Centre targets to procure 51.8 millon tonnes of kharif rice
Asks States to purchase 1.37 million tonnes of coarse grains
The Centre has set the procurement target for kharif-grown rice for the 2022-23 season (October-September) to 51.8 million tonnes (mt) from the current season’s purchase of 51 mt. The higher target is despite the apprehension of lower production of the cereal after sowing has been affected in major growing States due to deficient rainfall or delayed monsoon rains.
CDEL reduced its debt level to ₹1,810 crore as on March 31, 2022
The debt level of Coffee Day Enterprises has been reduced “significantly” to ₹1,810 crore as on March 31, the company said in its latest annual report.
However, there have been certain defaults in repayments of principal and interest of the loans, and certain lenders have exercised their rights, including recalling the loans, Coffee Day Enterprises Ltd (CDEL) said.
“The debt levels have reduced significantly from ₹7,214 crore as on March 31, 2019 to ₹1,898 crore as at the end of March 31, 2021 and to ₹1,810 crore as of March 31, 2022,” CDEL added.
Following a circular from market regulator SEBI, CDEL, on April 6, 2022, disclosed defaults on interest payments and repayment of principal amount on loans from banks, financial institutions and unlisted debt securities for the March quarter.
“As per the disclosure, the company has defaulted in payment of interest and principal amounting to ₹230.66 crore on loans/cash credits from banks/financial institutions and ₹249.02 crore towards non-convertible debentures,” it said.
Moreover, CDEL has informed that ₹ 3,430.67 crore due by Mysore Amalgamated Coffee Estates Limited (MACEL, to various subsidiaries and a joint venture of the company, is yet to be recovered.
It has asked its subsidiaries and one joint venture firm to file suit against MACEL for recovery following the recommendation of Justice H N Nagamohandas.
BL Explainer: All you wanted to know about PMBJP
What is the rationale behind the Centre’s move on bringing all fertiliser products under single Bharat brand
Last week, the Centre quietly rolled out a new scheme — Pradhanmantri Bhartiya Janurvarak Pariyojna (PMBJP) — through an office memorandum, which was not even posted on the website. Henceforth, there will be a single brand of all fertiliser products in the country.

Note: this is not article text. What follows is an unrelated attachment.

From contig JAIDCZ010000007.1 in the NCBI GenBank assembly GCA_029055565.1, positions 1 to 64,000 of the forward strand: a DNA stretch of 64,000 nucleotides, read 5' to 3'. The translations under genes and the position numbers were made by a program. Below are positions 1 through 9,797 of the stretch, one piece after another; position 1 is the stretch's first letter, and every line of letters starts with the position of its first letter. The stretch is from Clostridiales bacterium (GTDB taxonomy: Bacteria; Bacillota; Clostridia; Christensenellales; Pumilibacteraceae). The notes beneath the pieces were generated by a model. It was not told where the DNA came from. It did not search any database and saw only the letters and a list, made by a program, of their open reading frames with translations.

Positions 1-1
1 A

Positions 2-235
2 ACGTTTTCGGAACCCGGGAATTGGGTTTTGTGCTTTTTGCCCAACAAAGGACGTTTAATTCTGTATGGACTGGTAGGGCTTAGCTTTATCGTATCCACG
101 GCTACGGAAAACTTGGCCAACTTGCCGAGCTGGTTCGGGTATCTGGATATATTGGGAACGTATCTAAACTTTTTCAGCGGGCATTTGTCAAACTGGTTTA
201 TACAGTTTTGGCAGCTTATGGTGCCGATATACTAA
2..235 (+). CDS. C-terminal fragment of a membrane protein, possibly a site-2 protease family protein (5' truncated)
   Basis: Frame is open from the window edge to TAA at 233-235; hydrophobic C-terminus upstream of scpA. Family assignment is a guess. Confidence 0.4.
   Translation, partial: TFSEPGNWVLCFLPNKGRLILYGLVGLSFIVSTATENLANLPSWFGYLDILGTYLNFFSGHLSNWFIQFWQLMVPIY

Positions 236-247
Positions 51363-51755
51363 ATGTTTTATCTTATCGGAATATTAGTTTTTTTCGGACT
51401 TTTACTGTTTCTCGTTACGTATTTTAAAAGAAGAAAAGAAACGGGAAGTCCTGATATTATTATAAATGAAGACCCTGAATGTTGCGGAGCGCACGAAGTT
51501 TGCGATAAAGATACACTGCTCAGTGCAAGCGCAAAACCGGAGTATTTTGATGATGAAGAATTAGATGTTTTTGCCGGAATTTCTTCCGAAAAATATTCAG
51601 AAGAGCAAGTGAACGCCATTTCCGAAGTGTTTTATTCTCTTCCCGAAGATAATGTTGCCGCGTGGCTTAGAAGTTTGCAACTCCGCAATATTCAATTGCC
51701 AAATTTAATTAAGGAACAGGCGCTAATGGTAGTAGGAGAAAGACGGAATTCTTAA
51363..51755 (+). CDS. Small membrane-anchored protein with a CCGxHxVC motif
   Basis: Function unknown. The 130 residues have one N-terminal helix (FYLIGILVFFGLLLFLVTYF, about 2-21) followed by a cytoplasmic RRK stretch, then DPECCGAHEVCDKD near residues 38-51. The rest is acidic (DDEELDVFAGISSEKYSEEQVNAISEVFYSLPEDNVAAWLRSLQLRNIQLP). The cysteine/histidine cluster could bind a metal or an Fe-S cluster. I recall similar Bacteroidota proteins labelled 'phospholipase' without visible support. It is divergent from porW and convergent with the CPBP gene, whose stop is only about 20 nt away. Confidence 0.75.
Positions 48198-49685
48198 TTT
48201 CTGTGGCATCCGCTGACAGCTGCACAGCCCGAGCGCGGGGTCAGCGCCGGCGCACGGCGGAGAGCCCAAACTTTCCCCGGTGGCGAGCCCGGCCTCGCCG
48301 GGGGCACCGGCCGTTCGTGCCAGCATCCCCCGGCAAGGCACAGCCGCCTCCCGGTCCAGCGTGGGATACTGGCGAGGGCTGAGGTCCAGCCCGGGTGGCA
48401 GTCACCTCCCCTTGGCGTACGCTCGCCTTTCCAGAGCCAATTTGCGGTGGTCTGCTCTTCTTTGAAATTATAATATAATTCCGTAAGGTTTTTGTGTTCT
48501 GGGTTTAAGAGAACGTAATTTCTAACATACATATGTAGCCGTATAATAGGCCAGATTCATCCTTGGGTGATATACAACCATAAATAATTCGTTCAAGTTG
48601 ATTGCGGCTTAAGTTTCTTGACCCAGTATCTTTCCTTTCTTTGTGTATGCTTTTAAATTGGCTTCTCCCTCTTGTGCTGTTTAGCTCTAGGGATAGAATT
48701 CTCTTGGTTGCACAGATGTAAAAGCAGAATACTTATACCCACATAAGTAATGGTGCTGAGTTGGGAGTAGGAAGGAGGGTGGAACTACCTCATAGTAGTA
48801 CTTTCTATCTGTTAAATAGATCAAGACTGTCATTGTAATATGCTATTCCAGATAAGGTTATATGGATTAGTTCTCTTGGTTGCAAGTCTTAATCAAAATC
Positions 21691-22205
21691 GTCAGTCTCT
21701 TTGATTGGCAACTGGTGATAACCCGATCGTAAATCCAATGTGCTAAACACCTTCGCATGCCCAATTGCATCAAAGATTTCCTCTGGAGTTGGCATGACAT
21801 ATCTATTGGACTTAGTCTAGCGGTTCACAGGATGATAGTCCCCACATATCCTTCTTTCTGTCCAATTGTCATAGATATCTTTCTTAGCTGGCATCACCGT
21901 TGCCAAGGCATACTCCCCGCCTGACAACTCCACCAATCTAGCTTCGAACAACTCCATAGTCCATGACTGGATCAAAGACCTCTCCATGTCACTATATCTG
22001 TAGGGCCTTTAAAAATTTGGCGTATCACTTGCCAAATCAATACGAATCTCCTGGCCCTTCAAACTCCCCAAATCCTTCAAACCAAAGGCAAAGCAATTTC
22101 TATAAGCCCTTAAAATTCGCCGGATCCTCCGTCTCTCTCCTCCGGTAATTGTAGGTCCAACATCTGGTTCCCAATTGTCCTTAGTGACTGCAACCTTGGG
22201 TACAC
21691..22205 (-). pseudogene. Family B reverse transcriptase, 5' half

What is PMBJP?
The existing fertiliser subsidy is now covered under the PMBJP scheme. Earlier, the nutrient-based subsidy (NBS) was categorised under urea (N), phosphorous (P) and potash (K) and there was no such name. Subsidy will be continued under NBS policy, as there is no change in it. There will be only one brand, Bharat, which, the government claims, will generate trust among the farmers.
When is it being rolled out?
The government has decided to roll it out from October 2 (Gandhi Jayanti), as its focus on making the country atmanirbhar (self-sufficient) in fertiliser goes with the ethos of what the Father of the Nation had espoused. The rabi season’s sowing starts from October and buying of fertilisers also starts from the first week.
How does it work?
Under PMBJP, all fertilisers — urea, DAP, MOP and Complex (combination of N.P,K) — will be sold under a single “Bharat” brand. For instance, IFFCO’s urea will be called “Bharat Urea”, so also IPL’s MOP will become “Bharat MOP”. The government has shared the design of the bag, where two-thirds of the space will be used for the brand and logo, while companies can print their name and details in the balance one-third area.
The logo will also mention Pradhanmantri Bhartiya Janurvarak Pariyojna in Hindi. Companies have been advised not to procure bags having old designs from September 15, and all old bags need to be phased out by December 31.
What is the rationale behind this move?
The government thinks that farmers are not aware of the subsidy spent on fertilisers by the Centre, to make those available at cheaper rates. Farmers will now concentrate on fertilisers, not on company-based brand, officials said.
Urea subsidy, which is borne by the Centre as it decides the selling price at which farmers should get irrespective of cost of production, is as high as 89 per cent while farmers pay only 11 per cent of its actual costs when they buy a bag of 45 kg at ₹242.
Similarly, in the case of DAP, the government claims to bear a subsidy of ₹2,500 per 50-kg bag (65 per cent of cost) and farmers pay ₹1,350/bag (35 per cent). For MOP, the government subsidy is ₹759/50-kg bag (30 per cent) and farmers buy at ₹1,750/bag (70 per cent).
How has been the reaction to this decision by the Government?
Companies have not objected to it so far, even though they had expressed their reservations during consultation. As long as their products are sold in the market, they are comfortable with whatever the government directs them to do. Since the country is dependent on imports, companies have the impression that there will not be any problem in selling their products. However, most of the companies are not ready to spend on advertisements since they think the products can be sold without competition, similar to the rice, wheat sold through ration shops.